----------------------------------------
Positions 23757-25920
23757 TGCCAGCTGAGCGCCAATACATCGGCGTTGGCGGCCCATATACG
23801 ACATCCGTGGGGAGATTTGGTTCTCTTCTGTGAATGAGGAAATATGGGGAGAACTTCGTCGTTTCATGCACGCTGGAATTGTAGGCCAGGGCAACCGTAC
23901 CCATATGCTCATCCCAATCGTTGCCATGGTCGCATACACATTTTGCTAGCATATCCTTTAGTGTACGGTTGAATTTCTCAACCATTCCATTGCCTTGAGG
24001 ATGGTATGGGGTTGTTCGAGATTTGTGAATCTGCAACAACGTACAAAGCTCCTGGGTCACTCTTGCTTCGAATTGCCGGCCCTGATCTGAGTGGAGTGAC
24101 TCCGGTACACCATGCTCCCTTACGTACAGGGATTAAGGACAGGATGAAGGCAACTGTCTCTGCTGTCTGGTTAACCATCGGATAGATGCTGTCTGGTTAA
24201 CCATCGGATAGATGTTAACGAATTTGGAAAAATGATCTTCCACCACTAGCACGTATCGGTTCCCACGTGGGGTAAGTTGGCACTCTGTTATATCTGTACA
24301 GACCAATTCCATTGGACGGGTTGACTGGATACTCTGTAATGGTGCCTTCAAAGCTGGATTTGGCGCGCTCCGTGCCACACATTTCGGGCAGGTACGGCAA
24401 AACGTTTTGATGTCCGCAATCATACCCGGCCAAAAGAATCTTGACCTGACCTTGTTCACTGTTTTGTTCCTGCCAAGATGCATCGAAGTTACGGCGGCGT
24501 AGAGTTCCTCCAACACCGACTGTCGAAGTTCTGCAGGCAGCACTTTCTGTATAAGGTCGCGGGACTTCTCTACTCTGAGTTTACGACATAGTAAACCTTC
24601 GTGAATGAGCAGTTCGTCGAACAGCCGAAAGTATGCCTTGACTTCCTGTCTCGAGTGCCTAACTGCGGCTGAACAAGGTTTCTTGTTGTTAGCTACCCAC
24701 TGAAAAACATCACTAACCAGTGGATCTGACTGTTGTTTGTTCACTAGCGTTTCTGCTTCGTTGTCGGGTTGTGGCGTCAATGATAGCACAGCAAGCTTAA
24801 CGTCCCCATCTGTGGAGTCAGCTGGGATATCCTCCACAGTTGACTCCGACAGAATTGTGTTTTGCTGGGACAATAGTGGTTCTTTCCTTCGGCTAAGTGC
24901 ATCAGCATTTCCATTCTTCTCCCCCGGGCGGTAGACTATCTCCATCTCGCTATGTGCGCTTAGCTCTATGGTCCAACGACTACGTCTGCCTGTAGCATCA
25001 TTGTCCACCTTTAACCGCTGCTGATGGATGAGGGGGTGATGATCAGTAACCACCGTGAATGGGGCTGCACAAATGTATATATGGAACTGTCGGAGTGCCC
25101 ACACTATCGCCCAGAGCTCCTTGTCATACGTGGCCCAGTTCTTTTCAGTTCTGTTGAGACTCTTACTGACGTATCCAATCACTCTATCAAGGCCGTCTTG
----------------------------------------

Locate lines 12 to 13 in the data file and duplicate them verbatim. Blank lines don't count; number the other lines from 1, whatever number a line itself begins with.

24701 TGAAAAACATCACTAACCAGTGGATCTGACTGTTGTTTGTTCACTAGCGTTTCTGCTTCGTTGTCGGGTTGTGGCGTCAATGATAGCACAGCAAGCTTAA
24801 CGTCCCCATCTGTGGAGTCAGCTGGGATATCCTCCACAGTTGACTCCGACAGAATTGTGTTTTGCTGGGACAATAGTGGTTCTTTCCTTCGGCTAAGTGC